The feeling was like an angry fist clenching my chest, pulling me in the direction of my woodland sanctuary. But now, despite all the years, all the lives I have lived on this earth, that part of me was no longer what called to me. Rather, it was a new sound, a new urge that ruled me now; the sound of waves, of gulls crying high above, and the salty tang of the air that engulfed my senses. That was my new master, and I heeded it like a peasant to his king.

I had prolonged this moment for as long as I could, and now there was nothing here for me. Everything I knew would be left behind, but I tried to convince myself that I would be gaining more than I would lose. My family waited for me on those far shores, having given in to the call sooner than I was ever ready. Every day, the sound of their voices beckoning me haunted my thoughts, but I could not leave yet. There had been business here that needed tending to.

But now, that business had been accomplished. I had no more anchor.

"Oi, Legolas!" The dwarf's voice again disrupted me, and I looked up at him again. He was standing by our ship now, shifting from side to side. Whether that was anxiety or his old age, I was not sure, nor did I think to ask. He waved his awkward hand in the air as though I couldn't see him, "Get yeh pointy ears down 'ere! "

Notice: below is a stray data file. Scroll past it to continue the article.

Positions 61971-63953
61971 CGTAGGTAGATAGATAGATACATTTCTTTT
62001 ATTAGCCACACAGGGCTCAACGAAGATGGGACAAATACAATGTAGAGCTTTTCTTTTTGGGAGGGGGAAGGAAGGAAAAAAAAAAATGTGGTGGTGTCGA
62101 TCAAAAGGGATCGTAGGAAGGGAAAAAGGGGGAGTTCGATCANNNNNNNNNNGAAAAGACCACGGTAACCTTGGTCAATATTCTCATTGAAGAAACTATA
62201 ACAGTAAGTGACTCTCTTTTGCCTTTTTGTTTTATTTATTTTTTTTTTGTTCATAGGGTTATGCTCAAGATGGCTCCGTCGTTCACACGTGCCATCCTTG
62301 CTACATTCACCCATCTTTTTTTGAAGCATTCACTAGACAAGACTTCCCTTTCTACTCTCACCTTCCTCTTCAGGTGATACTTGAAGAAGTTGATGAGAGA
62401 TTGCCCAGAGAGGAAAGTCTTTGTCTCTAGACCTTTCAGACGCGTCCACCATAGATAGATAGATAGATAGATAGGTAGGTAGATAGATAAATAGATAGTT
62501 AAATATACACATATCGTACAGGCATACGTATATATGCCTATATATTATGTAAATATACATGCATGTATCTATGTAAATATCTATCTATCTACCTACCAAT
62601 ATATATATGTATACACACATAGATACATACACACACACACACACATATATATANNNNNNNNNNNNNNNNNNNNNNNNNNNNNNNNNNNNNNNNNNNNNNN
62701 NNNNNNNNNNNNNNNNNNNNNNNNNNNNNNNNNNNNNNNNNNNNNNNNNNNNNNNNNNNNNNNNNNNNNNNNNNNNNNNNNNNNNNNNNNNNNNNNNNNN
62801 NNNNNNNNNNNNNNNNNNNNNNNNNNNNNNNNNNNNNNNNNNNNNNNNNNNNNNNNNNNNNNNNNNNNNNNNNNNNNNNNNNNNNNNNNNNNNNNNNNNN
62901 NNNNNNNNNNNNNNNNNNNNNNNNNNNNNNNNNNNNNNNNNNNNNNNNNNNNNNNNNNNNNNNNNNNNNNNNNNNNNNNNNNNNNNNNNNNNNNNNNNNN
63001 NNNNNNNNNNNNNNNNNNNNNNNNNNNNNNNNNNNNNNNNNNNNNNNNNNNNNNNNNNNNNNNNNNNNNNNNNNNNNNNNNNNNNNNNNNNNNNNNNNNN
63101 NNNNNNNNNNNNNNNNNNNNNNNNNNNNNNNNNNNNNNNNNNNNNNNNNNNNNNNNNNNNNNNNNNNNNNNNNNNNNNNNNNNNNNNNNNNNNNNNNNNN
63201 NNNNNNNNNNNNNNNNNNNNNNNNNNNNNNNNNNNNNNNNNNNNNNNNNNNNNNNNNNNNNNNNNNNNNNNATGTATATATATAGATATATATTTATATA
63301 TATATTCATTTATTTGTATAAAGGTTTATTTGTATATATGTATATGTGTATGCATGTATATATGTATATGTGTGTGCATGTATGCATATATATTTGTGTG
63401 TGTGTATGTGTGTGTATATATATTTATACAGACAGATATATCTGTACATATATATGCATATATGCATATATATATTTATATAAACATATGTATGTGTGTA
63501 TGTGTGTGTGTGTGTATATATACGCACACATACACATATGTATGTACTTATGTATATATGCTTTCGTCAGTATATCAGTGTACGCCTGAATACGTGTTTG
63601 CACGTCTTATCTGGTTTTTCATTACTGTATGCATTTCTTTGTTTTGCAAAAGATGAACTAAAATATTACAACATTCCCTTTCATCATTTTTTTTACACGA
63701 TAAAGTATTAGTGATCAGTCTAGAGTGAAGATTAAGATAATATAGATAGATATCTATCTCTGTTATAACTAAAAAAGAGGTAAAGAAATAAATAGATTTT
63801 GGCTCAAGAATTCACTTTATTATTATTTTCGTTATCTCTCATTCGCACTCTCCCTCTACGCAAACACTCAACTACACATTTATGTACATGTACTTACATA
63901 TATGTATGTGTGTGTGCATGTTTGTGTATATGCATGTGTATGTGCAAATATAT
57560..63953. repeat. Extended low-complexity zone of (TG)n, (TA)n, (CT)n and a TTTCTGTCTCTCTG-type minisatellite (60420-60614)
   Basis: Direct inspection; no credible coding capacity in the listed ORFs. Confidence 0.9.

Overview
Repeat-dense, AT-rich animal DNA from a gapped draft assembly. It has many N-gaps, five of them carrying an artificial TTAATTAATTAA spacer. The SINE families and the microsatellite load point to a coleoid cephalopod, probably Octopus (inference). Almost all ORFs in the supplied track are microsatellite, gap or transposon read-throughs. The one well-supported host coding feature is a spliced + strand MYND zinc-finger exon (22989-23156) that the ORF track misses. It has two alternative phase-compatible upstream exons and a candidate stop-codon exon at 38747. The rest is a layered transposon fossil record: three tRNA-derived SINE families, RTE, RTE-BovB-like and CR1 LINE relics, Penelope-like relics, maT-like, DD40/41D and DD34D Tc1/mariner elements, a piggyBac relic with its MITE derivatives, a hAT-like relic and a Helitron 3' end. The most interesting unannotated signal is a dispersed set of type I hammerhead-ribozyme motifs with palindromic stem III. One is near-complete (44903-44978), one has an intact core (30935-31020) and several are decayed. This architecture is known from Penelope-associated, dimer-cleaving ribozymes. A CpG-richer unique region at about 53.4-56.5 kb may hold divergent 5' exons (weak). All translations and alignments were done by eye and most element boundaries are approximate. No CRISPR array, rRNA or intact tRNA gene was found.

My fingers lingered longer than necessary on the stone that would have been unwelcome in any other situation. But that last touch was what mattered more than anything else. It was only a shame that it was stone, the building blocks of the Age of Men, that I last felt beneath my fingertips and not the comfort of wood and water that had protected me in my youth.

As I approached my old friend, I saw his eyes crinkle up even more than they already were, "Are yeh alright, lad? Yeh aren't rethinkin' this, are yeh?"

I shook my head, "Of course not. I'm just lost in thought."

He was suspicious, I could tell, which he had every right to be. I was never so uncertain in my long life, yet eager at the same time. It would be so easy to return, to turn my back on the sea and take my place again at the head of my people. The people that had slowly diminished to nothing except for a few who could not give up the old ways. The people who would fade into the darkness and become nothing but shadows roaming a world that was once beautiful and alive.